public to view such violations as "intellectual pranksterism."
     "This is simply not the case," Miller Added.  The ubiquity of computers
in virtually every dimension of our everyday lives underlines this point and
dictates our concern."
     Congress responded by passing the Counterfeit Access Device and Computer
Fraud and Abuse Act, which provided penalties of as much as three months in
jail for unauthorized access to computers.  A 1986 revision established
criminal penalties for six additional types of unauthorized computer access,
including entering government computers.
     The legislation, while not halting hacking, apparently has curbed it
severely.  The law authorized the Secret Service to investigate offenses, and
the agency has responded in ways that have spawned something of a backlash
among computer users.
     Mitchell Kapor, the inventor of Lotus 1-2-3, the world's most popular
financial software package, is expected t oannounce next month the formation of
a coalition that will establish a hackers' legal defense fund, lobby Congress
to change the 1984 law and help fight what Kapor said had the potential to be a
"witch hunt."

Birth of the Legion
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     None of this was an issue when the creator of the Legion of Doom took as
his model, Lex Luthor and the cartoon Legion.  The computer group was loosely
based on the television characters, who had names such as Black Manta and
Bizarro.
     "The name [Legion of Doom] has nothing to do with the group's intentions,"
said an 18-year-old New Yorker whose computer name is Phiber Optik.  The name
is a cartoon spoof, he said.
     "But it is a name that demands respect," he said.  "it's prupose was the
get the best minds of the time together and have them communicate with each
other.  The name doesn't demand any respoect now, though.  It accomplished much
more a few years ago."
     And the group, which he said never had more than 15 to 20 members
apparently has become much less particular about the quality of those members.
     "Now it's almost life if you say you're in, you are," said another Legion
member, a computer consultant whose eqquipment was seized by the Secret Service
as part of the Sun Devil investigations.  "We dont have the same standards.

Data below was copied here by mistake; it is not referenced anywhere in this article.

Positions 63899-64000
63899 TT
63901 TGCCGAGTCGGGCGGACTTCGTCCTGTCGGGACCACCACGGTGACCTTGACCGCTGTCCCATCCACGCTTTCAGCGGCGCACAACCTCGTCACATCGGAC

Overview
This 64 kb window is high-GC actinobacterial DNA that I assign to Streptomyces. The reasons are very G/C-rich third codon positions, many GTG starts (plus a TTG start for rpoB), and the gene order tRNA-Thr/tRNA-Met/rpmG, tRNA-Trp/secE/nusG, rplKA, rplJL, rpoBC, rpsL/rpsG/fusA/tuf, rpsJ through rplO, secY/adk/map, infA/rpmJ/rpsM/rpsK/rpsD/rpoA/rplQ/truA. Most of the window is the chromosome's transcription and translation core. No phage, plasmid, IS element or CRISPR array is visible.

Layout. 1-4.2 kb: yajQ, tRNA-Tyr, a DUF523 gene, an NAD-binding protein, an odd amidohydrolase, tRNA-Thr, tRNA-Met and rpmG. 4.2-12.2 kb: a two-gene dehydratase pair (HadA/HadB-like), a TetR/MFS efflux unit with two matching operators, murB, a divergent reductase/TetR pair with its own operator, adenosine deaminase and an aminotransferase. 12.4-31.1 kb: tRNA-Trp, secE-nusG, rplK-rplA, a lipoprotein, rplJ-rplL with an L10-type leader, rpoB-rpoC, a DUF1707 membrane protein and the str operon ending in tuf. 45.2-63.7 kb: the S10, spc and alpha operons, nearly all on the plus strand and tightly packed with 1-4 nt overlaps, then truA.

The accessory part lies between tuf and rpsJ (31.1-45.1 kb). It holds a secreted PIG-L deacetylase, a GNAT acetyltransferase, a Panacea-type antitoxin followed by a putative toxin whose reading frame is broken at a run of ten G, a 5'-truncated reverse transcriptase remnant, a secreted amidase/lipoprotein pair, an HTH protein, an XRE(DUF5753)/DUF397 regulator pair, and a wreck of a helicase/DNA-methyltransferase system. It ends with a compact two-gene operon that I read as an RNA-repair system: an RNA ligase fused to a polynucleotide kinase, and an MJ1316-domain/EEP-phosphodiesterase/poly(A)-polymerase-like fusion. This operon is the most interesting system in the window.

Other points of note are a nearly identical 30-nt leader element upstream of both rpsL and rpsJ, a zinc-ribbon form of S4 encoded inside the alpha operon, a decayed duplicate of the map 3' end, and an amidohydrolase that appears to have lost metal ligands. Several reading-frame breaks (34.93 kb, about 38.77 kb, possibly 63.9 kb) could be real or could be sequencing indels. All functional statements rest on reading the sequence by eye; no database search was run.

"And I think a lot of our goals have change," he added. "I know I won't be
able to hack the way I used to."
     Despite the absence of their hardware and software, however, the two are
far better off thhan one of their alleged Legion colleagues.

A Hackers Obession
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     Leonard Rose Jr., a 31-year-old computer consultant and hacker from
Middletown, Md., whose computer name is "Terminus," had his house searched Feb.
2 as part of Operation Sun Devil. According to Rose, it required half a moving
truck and a 35-page inventory to account for the possessions removed by the
agency.  He also says the seizure has left him unable to operate his consulting
company, Netsys Inc.
     As a result of the search, Rose was indicted May 15 in Baltimore on five
counts of computer fraud, including electronically transmitting a computer
program that was the property of American Telephone & Telegraph Co., acharges
Rose has denied.  According to the indictment, Rose was "associated" with the
Legion.
     Rose began his lifelong fascination with electronics when he was 5 years
old. His father, an engineer who tested solid-fuel rocket engines for Morton
Thiokol Corp., gave Rose old junk radios.  Rode would take them to the basement
of the family's Elkton, Md., house and disassemble them.  Then he started
building radios from scratch.
     After a six-year ARmy stint spent mostly in Korea, Rose moved to New
York's suburbs and began designing computer axial tomography (CAT) scanners
and magnetic resonance image (MRI) machines for major medical technological
companies.  While preforming those tasks, he established a bulletin board
called "APPLENET" that eventually attracted hundreds of subscribers.
     "I was a hacker in the original sense-- someone who loves computers and
can learn as much as can be learned about a computer," Rose said in an
interview.
     "I was obsessed. Hacking gave me the edge on my peers and co-workers.  The
higher the technology I worked on, the better my career would be.  Other people
didn't stand a chance when they were competing with me.  That was my goal and
that's what happened.  I think it was a psychological carryover from my days in
the cellar.  But I never let it take over my life.  I didn't lose perspective."
     His obsession had intensified by 1985, when he moved to Baltimore to take
a job with a local medical technology company and he and his Korean-born wife
had their first child.  Rose continued to hone his skills through the use of
more advanced computer equipment, and that expertise made Netsys succesful.
     The the Secret Service came.  Since its visit, Rose said, his client base
has dwindeled to one Baltimore-based accounting firm.

The Battle Continues ...
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     For its part, the Secret Service says it isn't targeting any particular
group of hackers.
     "We don't really now who belongs to the Legion of Doom," said Dale Boll,
assistant special agent in charge of the Secret Service's fraud division.
"We've never given them much real credence... They haven't been a predisposed
target.  We focus on individuals comitting serious offenses."
     "We are not in the business of slowing down technological innovation or
stopping the Lewis and Clarks of the 21st century," said Earl Devaney, special
agent in charge of the fraud division.  "We're only looking for folks
committing federal crimes and oding malicious damage."
     "We think the deterrent effect of Operation Sun Devil has been very
beneficial," he added.  "A lot of hackers get lulled into a sense of anonymity
behind their computers.  There's a psychological sense they won't get caught.
But now they know they will."
     That thought may slwo them, but it apparently will not stop them.
     "After all this stuff, we know what not to do next time," Phiber Optik
said.  "And there will always be a next time."

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  This article typed by Laughing Gas on 06/24/90.  Chaos, Inc News Services.